Our legacy

Every generation inherits the problems and the possibilities from the generations that succeeded them.

I grew up in a divided Europe trying to pick itself up after the massive destruction of a World War that had seen many of our cities all but destroyed. Our legacy was an Iron Curtain across our continent, a seemingly never-ending battle between Capitalism and Communism. In the midst of this battle was the threat of atomic annihilation and the end of both our civilisations.

Because of this legacy I grew up to witness successive brutal wars. I was born at the end of the Korean War, I then witnessed the horrors of Vietnam and recently there has been Iraq and Afghanistan.

But there was also a change in economic fortunes. We seemed to get increasingly richer as the years went by. We found ourselves as the recipients of new technologies that were transforming our world. When I was a teenager the idea of a mobile phone that could take pictures, videos, text, have e-mail, be able to have hundreds of powerful applications on it, would have seemed like science fiction…. and yet here we are in the world that my generation has made.

What are we giving as our legacy to our children?

They will inherit a world where there has all but been an economic melt-down. Many of them will have to work in many types of jobs, at home or in workplaces that are very different from today’s offices and factories. They will need very different skills to the skills that we needed for the kind of jobs that we had which were not a lot different from the jobs that our parents and their parents before them had.

We bequeath them global warming, political instability, religious extremism and we will expect them to pay more for their pensions, work longer and longer for ultimately less when they retire. They may never have a paid home for themselves, they may spend a lot of their life paying back debt incurred for the ability to study at a higher level of education.

We have though, to our credit, continued to develop an incredible range of technology that has already transformed their lives (with the exception in most cases of their schools!). We have recognised that we have environmental catastrophe on our doorstep and have taken the first few tentative steps to addressing it. We are now a huge electronic village and many of the old barriers (the great divide that I grew up in) have all but disappeared.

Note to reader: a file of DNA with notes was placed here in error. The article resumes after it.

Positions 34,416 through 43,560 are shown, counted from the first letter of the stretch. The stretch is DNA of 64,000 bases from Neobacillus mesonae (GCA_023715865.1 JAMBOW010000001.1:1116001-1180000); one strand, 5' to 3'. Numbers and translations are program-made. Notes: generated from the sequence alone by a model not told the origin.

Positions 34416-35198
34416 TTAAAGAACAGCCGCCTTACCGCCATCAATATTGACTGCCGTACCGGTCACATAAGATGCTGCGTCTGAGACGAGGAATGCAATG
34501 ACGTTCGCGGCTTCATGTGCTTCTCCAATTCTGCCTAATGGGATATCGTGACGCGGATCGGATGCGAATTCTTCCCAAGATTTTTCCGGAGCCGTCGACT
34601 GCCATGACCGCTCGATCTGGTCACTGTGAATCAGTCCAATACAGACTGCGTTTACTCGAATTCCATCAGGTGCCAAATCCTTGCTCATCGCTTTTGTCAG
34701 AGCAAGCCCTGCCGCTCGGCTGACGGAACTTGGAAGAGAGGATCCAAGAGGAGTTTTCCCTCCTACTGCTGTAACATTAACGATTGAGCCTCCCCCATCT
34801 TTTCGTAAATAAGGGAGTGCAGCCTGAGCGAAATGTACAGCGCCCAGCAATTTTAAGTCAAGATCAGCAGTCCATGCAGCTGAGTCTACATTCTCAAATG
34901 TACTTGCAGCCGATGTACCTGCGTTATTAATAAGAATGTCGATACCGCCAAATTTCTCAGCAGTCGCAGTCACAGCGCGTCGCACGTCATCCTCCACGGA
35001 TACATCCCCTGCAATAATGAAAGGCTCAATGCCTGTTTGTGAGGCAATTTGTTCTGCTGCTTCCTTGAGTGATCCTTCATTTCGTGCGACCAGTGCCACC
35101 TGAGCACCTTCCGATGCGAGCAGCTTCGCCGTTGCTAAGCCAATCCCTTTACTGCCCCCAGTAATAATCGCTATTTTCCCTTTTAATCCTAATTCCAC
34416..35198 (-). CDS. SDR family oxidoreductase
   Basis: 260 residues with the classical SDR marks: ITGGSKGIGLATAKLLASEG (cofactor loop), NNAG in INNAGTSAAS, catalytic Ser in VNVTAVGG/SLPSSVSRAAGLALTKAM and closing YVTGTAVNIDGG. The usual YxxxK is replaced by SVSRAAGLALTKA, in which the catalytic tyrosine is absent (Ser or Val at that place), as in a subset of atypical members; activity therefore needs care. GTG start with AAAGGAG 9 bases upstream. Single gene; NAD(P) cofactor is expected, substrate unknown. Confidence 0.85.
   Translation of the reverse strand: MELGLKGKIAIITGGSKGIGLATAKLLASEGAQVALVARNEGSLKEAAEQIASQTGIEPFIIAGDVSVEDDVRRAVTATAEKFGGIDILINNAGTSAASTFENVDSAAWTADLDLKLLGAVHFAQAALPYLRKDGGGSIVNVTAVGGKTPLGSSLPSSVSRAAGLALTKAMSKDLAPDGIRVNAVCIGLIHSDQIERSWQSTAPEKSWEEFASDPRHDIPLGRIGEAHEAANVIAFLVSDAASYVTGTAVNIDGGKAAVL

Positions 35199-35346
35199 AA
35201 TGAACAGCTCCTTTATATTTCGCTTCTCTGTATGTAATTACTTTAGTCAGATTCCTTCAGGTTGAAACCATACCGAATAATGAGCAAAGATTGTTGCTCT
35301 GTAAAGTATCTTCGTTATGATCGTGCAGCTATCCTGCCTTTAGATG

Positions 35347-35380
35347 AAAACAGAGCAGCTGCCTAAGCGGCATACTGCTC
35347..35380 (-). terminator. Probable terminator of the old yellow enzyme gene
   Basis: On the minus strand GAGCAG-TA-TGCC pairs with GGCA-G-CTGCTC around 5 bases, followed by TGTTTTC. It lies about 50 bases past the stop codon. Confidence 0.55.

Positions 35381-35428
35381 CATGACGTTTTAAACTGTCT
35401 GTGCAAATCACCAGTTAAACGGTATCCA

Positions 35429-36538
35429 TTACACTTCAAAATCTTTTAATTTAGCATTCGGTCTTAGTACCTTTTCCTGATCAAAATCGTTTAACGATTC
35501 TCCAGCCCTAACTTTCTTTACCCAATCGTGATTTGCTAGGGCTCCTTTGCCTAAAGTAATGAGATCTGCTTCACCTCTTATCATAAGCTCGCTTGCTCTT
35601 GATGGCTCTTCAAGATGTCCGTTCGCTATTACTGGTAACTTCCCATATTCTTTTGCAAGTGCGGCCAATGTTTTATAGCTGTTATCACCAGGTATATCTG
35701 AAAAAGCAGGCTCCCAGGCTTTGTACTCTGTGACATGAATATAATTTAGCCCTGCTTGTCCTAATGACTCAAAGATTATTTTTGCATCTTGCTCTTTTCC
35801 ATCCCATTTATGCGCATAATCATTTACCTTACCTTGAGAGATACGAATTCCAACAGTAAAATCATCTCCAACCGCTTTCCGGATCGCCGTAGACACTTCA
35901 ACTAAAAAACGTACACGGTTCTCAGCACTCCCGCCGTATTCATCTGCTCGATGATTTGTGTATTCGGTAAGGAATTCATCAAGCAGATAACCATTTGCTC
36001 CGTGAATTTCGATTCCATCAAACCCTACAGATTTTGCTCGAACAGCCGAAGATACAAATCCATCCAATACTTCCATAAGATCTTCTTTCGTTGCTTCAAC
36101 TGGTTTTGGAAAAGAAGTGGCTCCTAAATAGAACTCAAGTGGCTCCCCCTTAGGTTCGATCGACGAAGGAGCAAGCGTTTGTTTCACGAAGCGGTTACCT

I have noticed changes in the outward looking nature of the younger generation and the way that they live more comfortably with our many differences of race, creed and sexual orientation. In this respect we are the ones who took the first shaky steps down the road of tackling these issues… we are very much the children of Martin Luther King and we have written equalities into our laws and taught a new morality to our children in their schools.

So our legacy to our children is a mixed one,as was our father’s and grandparent’s legacy to us. We must always remember that any generation does not own the world but are merely caretakers, custodians, who are charged to do their best with it, based on a legacy from their past and hand it on to the their children and their children’s children.

It is strange but true that every generation seems to say the same..we hope you make a better job of it than we have done!



About malbell

I am a retired Teaching and Learning Consultant. Previously I was a Primary school headteacher and deputy headteacher. I enjoy reading, doing MOOCs and learning new things.
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